Mizzou Softball and Baseball battle for charityPosted on 23 October 2017 at 7:38pm
COLUMBIA – Mizzou Softball Stadium is in its 8th month of action. The venue has hosted 22 games already including four wins for Mizzou Softball over top-10 opponents. On October 14th, however, the stadium played host to something never before seen at Mizzou: a matchup between the baseball and softball teams.
The event was organized to raise money and donations for the Tiger Pantry, an organization that provides food to those involved with the University including fellow students.
While both teams were happy to play for such a good cause, they were also excited for the chance to play and beat their counterparts.
“The speed of the ball is definitely different. It’s coming from a different angle. They said it was going to be hard and it was hard,” said Mizzou Baseball outfielder Trey Harris.
Harris learned just how difficult softball can be as he struck out on his first at-bat in three pitches.
Softball players handled the pitching duties for both sides to remove the inequality of baseball players needing to learn a different pitch style. The game went five innings with both sides showing strengths in certain areas.
For the baseball team, it was swinging with power. While they only scored two runs in the game, both came from solo home runs. Kameron Misner and Harris were responsible for those runs, but when they were not going over the fence they were striking out.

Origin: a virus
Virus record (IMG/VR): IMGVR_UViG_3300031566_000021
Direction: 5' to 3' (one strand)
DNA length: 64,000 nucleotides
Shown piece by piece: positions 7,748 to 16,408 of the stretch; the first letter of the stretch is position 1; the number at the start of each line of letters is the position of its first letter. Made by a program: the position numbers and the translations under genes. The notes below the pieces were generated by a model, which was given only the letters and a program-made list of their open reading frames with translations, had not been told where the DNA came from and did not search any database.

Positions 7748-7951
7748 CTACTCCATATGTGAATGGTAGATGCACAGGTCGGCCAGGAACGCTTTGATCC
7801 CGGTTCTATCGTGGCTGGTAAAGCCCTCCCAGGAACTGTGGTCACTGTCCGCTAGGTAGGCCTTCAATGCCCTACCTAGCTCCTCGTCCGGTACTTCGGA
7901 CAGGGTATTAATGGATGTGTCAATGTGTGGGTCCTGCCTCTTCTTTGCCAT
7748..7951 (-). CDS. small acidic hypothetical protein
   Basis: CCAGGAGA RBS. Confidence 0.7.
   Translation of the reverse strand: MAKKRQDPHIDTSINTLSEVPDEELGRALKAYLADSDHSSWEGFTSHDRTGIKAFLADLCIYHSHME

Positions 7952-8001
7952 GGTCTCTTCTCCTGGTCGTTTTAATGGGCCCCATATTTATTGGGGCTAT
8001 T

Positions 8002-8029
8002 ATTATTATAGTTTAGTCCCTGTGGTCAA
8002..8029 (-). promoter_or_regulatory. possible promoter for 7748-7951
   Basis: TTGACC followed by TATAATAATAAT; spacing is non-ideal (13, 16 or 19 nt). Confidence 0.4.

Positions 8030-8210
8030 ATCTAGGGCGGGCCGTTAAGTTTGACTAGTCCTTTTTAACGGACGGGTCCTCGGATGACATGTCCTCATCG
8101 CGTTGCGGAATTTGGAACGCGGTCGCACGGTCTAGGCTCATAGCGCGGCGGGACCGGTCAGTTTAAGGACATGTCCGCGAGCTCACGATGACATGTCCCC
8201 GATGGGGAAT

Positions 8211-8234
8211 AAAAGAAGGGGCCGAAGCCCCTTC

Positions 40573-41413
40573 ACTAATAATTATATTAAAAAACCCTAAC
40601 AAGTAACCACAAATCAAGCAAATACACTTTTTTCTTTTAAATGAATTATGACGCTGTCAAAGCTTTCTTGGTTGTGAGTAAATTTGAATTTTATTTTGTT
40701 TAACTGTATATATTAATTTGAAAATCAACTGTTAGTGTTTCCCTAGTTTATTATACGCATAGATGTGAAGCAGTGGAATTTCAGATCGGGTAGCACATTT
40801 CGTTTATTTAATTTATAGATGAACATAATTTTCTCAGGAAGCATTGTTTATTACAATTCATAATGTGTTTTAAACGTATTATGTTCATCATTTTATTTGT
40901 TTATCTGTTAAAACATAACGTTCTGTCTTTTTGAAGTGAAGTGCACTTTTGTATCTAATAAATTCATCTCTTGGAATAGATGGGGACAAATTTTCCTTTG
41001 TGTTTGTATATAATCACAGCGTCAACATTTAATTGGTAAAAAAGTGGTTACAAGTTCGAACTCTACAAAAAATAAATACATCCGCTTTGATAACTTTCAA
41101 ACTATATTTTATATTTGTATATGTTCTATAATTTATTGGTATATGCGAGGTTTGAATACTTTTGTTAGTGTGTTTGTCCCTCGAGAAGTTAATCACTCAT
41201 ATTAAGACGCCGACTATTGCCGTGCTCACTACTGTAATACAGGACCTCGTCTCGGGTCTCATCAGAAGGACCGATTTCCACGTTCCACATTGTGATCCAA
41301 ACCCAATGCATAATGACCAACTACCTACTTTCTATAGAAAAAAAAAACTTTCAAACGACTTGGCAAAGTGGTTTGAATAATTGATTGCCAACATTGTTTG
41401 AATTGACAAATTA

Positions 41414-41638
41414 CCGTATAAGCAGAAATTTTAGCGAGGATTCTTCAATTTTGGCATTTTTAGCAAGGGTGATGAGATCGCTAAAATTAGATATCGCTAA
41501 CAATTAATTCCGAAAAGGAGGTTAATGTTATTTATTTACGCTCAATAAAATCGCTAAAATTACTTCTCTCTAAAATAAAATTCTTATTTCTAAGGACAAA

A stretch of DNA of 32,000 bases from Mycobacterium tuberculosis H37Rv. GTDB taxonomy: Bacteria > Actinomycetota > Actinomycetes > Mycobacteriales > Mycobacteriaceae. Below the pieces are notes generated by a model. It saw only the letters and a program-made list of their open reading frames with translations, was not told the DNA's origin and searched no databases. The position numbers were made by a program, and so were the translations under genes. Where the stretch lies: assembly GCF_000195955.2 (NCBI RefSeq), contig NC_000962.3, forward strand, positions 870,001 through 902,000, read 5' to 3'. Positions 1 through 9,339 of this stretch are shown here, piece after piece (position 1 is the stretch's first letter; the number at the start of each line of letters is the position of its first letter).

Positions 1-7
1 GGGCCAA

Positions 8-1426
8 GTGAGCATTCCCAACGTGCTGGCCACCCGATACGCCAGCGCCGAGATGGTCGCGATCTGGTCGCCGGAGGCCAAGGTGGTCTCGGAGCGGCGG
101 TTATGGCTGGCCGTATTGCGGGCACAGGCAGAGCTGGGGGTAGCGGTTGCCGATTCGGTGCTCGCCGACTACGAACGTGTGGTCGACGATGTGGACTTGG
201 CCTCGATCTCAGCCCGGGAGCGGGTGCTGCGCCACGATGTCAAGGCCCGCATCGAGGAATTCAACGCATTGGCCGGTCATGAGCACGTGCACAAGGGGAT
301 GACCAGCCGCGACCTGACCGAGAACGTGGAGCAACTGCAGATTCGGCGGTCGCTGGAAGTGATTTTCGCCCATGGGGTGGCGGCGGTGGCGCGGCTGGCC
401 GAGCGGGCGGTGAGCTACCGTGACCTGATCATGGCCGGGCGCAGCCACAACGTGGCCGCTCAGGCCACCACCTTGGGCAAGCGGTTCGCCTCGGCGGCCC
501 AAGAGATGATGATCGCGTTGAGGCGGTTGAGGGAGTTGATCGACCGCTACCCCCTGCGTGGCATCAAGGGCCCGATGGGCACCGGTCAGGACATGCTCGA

“Honestly, we just kind of winged it. Obviously you could tell by our hundred K’s today, but we had fun and that’s all that matters.,” said Harris.
As for the softball team, the Tigers used their understanding of their sport to their advantage. Small ball was the name of the game as they stole bases, walked in runs and hit a few into play.
Rylee Pierce led the way with a two-run triple in the third and a grand slam in the fourth to help seal the victory for her team, 7-2.
“It was a team win. We’re pumped that we beat them and we have the bragging rights now.”
The event helped raise more than 300 pounds of donations for the Tiger Pantry. Both teams and coaches said they hope the event continues into the future.
“This is my last year, but I hope they keep it going. It was a blast,” Harris said.
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